Renault Clio GT-Line review
GT-Line trim promises to distil some Renaultsport magic into the standard Clio with a punchy 1.2-litre turbo
The warmed over Clio looks good on paper and in the showroom, but it fails to live up to its promise. The main culprit is the lacklustre drivetrain, which features a limp engine and a gearbox that lacks the smooth and decisive changes of the best units. It's a practical choice, but can't quite match the sporting credentials of sportier rivals.
With its bold styling, practical interior and generous amount of standard kit, the latest Renault Clio certainly stands out in the crowded supermini sector. Yet it’s been undermined by lacklustre driving dynamics and patchy build quality.
However, two years on from its launch, any niggles should have been ironed out, while the sporty GT-Line edition promises to distil some of the flagship Renaultsport model’s strong performance and sharp handling into a more affordable package.
The Clio comes close to matching the most attractive superminis for kerb appeal. With its rounded lines, vast headlamps and bulging rear wheelarches, the Renault has clearly been designed to attract attention. And while there’s no sporty three-door option, the sloping roofline and hidden rear door handles help give the car a sleek, coupé-like profile.
Our GT-Line test car adds some extra visual muscle courtesy of its 17-inch alloys, rear diffuser and twin-exit exhaust. Also included are LED daytime running lights and a metallic-grey finish for the door mirror housings and door rubbing strips.
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The sporty theme continues inside, where you’ll find a pair of heavily bolstered front seats, a chunky three-spoke steering wheel and aluminium-finish pedals – you’ll even spot a number of GT and Renaultsport logos.
Elsewhere, the cabin is standard Clio, so it’s neatly designed and well laid out. The classy gloss-black centre console is dominated by the standard touchscreen infotainment system. Yet while the interior looks more upmarket than the Ford’s, many of the plastics feel low rent. Still, there are few complaints about the standard kit, with sat-nav, keyless entry and power-fold mirrors all included.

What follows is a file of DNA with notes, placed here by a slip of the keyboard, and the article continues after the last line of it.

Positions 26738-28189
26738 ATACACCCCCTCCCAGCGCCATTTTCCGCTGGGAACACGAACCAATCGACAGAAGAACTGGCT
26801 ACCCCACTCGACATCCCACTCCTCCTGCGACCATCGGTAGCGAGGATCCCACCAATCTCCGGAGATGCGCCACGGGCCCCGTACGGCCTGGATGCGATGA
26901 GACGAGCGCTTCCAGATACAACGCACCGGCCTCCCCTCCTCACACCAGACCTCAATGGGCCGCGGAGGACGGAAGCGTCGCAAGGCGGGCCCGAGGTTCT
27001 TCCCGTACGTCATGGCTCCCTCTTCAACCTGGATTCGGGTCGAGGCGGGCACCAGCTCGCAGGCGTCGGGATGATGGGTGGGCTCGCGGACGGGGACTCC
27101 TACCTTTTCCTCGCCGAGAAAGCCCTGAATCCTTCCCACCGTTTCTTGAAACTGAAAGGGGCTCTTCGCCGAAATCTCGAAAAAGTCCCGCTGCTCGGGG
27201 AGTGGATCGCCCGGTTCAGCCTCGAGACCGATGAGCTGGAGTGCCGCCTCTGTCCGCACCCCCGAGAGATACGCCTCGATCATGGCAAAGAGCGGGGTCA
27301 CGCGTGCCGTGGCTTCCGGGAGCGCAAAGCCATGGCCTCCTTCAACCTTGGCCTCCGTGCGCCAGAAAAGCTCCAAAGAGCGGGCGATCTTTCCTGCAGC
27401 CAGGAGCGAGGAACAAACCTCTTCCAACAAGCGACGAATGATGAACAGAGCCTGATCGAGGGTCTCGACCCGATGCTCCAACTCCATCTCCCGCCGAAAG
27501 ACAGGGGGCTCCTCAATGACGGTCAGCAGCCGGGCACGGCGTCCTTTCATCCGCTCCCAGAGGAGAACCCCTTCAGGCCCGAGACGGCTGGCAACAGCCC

In an effort to boost the GT-Line’s hot hatch credentials, Renault has entrusted its development to its legendary Renaultsport department. That means it gets stiffer springs and dampers than the standard car, plus the addition of the R.S. Drive function from the Clio RS 200, bringing meatier steering weighting, sharper throttle response and quicker changes for the twin-clutch gearbox.
Also available is the £295 R.S. Monitor, which lets you view an array of performance-related data, such as engine inlet temperature. It’s slightly gimmicky, but is sure to appeal to the younger drivers Renault hopes to attract. Yet despite these upgrades, the Clio is a bit of a mixed bag. Body movement is better controlled than in a Fiesta, but unlike the Ford, the Renault never feels much fun. While you can carry lots of speed through corners, there’s little feel and almost no ability to tailor the car’s line by tweaking the steering and throttle.
Yet the biggest criticism is reserved for the engine and gearbox. Not only does the 118bhp 1.2-litre turbo feel flat in its power delivery, it’s accompanied by a dull drone – it’s possible to play meatier engine notes through the stereo speakers using the R-Link sound effects function, but the synthesised sounds are very artificial.
The Renault is further hobbled by the six- speed twin-clutch box, which is a little jerky and lethargic off the line in automatic mode, and slow to respond when manual changes are required. Worse still, the column-mounted shift paddles feel cheap and don’t have a positive enough action, so you’re never sure whether your request for a gear has been registered. It seems best to leave the transmission to its own devices, because once the Clio’s up and running the gearchanges are smooth – although it can hang on to lower ratios.
In recent years Renault has worked hard to shake off its reputation for poor reliability and flaky build quality. As a result, the manufacturer finished 15th overall in our Driver Power 2014 survey. Despite some cheap plastics, the Clio felt robust, while the mechanicals have been tried and tested in other models in the range. But it’s worth noting that our car’s touchscreen infotainment system temporarily failed, leaving us with no sat-nav or radio functions.
In terms of safety, though, Renault has ensured the Clio is well equipped. The car has six airbags and tyre pressure monitoring, plus a five-star Euro NCAP score.
It’s not the fastest or most fun warm hatch, but the Clio is spacious. Larger exterior dimensions translate into fractionally more room for rear seat passengers, while the five-door layout means access to the back is much easier. The Renault also features a generously sized 300-litre boot, which is extended to 1,146 litres with the 60:40 rear bench folded flat.
When it comes to storage, not only are its door bins smaller, the Renault’s glovebox capacity is compromised by having to accommodate the fusebox. On the plus side, there’s a handy tray ahead of the front seat passenger, plus a couple of cup- holders set into the transmission tunnel.